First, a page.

How Healthy are Banks in India?

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In any economy, banks play an important role.

They serve as water to seeds of impressive and profitable ideas that blossom and usher growth and prosperity.

In fact, the extent of business in the banking sector is indicative of an economy’s health. For a growing economy like India, the banks in India or the banking sector assumes greater significance given its pivotal role in reviving the economy.

In this context, it is important to understand how healthy are the banks in India to withstand the demand-destructive impact of the widespread Coronavirus.

Let us understand the issues of Banks in India in detail:

Since the widespread of the Coronavirus in India, banking has been one of the early sectors which faced a potential and immediate slump in business.

Increasing job losses made the business situation more adverse.

Job losses resulted in lower-income. This increased possibility of defaults on repayments on existing loans. Besides this, the outlook for consumption and demand for credit in the near future seemed bleak.

No wonder the share price of banks in India and non-banking financial companies (NBFC) were under pressure.

The Nifty Bank TRI went down to 22739 on March 23, 2020, from 43223 on December 31, 2020. Among the mutual fund’s sectoral schemes, banking funds were the worst performers as funds lost 11.39% in the present calendar year, according to Value Research.

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Also recently, small-sized bank Lakshmi Vilas Bank merged with DBS Singapore. On the whole, these facts may indicate the sector is facing a huge crisis.

But this is a notion of skeptics and naysayers.

One of the prompt measures of the Reserve Bank of India of a moratorium on equated monthly installment was a step in the right direction to save the sector from any potential collapse.

Nonperforming Assets (NPAs) were recognized in a slower manner.

Besides this, the Supreme Court ordered all banks not to classify Covid-19-related defaults as NPA till further notice. RBI also announced several measures including one-time restructuring (OTR) of loans which helped partly mitigate the Covid-19 impact.

To a certain extent, there were a few concrete signs of improvement in key business variables of banks in India.

Recoveries have been improving.

Value of gross NPA of private sector banks stood at Rs 1.87 lakh crore at the end of the quarter ended September 2020 compared to Rs 1.88 lakh crore at the end of quarter ended September 2018.

In the same period, the value of gross NPA of public sector banks in India fell to Rs7.9 lakh crore from Rs9.9 lakh crore.

This improvement in asset quality was on account of recoveries by banks on large corporate accounts. Also, the gross NPA ratio— a ratio that gives the relation between the total gross NPA to total advances (loans) of the bank—for public sector banks and private sector banks stood at 9.3% and 4.9% respectively at the end of September 2020 quarter.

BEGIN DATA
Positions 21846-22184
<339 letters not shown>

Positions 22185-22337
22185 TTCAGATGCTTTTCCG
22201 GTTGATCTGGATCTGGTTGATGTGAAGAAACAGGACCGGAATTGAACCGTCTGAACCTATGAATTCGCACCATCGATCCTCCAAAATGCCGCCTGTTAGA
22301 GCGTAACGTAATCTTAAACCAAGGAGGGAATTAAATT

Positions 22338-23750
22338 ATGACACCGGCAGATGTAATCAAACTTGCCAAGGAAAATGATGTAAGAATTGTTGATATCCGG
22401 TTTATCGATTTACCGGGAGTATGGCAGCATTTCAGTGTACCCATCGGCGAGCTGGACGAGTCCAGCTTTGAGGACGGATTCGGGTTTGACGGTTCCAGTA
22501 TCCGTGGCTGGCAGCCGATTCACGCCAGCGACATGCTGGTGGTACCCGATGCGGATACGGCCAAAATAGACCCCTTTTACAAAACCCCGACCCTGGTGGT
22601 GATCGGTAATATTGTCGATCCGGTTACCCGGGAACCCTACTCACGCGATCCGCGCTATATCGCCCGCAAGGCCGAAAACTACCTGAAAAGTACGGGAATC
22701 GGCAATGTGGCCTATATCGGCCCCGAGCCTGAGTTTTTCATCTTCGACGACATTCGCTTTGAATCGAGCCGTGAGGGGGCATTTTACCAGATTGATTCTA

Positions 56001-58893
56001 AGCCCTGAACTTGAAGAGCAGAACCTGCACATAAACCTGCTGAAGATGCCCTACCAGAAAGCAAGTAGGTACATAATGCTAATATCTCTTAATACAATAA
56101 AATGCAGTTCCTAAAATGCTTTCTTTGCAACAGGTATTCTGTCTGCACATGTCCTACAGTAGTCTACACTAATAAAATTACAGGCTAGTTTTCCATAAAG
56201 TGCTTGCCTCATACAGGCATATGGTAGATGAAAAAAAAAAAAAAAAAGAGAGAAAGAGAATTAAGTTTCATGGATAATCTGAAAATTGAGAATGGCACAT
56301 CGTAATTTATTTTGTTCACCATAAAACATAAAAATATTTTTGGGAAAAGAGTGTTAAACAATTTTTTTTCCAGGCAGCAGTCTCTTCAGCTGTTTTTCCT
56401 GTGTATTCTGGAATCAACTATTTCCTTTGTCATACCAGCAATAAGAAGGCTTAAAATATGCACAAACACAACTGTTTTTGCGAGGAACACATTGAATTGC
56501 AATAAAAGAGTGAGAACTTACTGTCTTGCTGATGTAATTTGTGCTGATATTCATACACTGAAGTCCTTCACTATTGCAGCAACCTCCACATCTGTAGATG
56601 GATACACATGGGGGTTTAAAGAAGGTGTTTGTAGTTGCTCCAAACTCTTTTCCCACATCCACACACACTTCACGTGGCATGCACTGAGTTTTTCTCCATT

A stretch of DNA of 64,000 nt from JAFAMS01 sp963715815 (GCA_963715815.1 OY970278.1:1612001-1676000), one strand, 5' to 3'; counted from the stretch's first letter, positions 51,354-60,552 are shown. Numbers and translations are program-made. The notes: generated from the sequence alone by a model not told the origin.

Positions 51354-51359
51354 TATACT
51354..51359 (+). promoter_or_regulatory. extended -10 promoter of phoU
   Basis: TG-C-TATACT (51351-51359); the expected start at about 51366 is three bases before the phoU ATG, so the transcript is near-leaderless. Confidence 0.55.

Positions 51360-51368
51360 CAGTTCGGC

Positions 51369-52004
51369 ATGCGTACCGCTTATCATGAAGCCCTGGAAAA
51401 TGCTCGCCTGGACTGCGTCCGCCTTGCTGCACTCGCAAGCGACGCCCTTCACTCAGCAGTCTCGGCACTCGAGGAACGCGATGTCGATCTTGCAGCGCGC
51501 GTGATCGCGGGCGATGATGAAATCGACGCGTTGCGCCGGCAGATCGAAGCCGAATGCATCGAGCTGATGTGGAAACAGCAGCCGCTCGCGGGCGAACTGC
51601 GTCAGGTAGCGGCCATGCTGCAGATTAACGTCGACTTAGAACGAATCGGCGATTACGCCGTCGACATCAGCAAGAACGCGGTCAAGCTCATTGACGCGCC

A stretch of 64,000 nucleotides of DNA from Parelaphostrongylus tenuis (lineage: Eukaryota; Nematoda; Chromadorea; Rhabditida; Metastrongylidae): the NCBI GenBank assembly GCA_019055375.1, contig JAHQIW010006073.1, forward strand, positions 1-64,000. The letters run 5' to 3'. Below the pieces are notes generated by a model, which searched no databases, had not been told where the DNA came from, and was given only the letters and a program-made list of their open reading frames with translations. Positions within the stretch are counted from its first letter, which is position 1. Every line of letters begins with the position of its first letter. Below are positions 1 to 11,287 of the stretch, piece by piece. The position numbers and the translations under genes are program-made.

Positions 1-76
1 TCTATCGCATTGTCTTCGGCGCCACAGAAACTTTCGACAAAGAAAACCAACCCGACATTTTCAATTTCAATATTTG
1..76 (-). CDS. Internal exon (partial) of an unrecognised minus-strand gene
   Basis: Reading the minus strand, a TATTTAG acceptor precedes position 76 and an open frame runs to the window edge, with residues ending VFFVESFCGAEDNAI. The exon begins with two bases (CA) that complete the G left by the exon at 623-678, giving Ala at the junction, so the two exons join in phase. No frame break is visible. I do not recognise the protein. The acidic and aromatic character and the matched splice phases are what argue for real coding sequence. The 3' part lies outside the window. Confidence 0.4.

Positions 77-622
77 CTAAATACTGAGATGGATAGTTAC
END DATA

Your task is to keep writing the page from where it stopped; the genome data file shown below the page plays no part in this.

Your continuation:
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Two years ago, in the same quarter, the gross NPA ratio for public sector banks and private sector banks stood at 13.6% and 5.9% respectively. Besides this, banks’ loan loss provisions—funds set aside from current earnings in anticipation of probable losses—also came down.

RBI had asked banks to make additional 10% provisions over a period of March and June 2020 quarters.

Even after considering this, provisions in the banking sector have come down to 0.53 lakh crore at the end of the quarter ended September 2020 compared to Rs 0.7 lakh crore two years ago in the same quarter.

Also, the crucial question of the availability of capital to banks has been addressed to a certain extent in recent months. RBI had prohibited banks from declaring dividends with a view to conserve capital.

RBI also deferred implementation of the rule of maintaining capital adequacy ratio at 11.5% to April 1, 2021, from September 30, 2020. These two measures have helped banks in maintaining adequate capital.

Banks in India also have been able to raise an adequate amount of capital. Three private sector banksAxis, ICICI, and Kotak managed to raise Rs 32,000 crore.

Even the beleaguered Yes Bank raised Rs15,000 crore through a follow-on offer.

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Public sector banks in India such as State Bank of India and Punjab National Bank have also raised additional capital to the tune of Rs 16,500 crore.

Thanks to the Emergency Credit Line Guarantee Scheme (ECLGS) from the government and falling interest rates, bank credit as of October 23, 2020, stood at a robust 103.4 lakh crore compared to 97.7 lakh crore in September 2019.

Though these statistics hold the promise of slow but definite improvement in business in the banking sector, it will be too early to pronounce that the sector is out of the woods.

In the coming quarters, the movement of NPA must be monitored.

Also, the sector’s litmus test of revival and resilience will begin once RBI turns off its tap of liquidity. Presently, the banking sector has a 35% weight in the Nifty 50 index. This cannot be overlooked.

Hence, it is important for investors to understand they remain selective about their investments in the sector. This includes sticking to the big players as relatively smaller players make all efforts to revive and survive.

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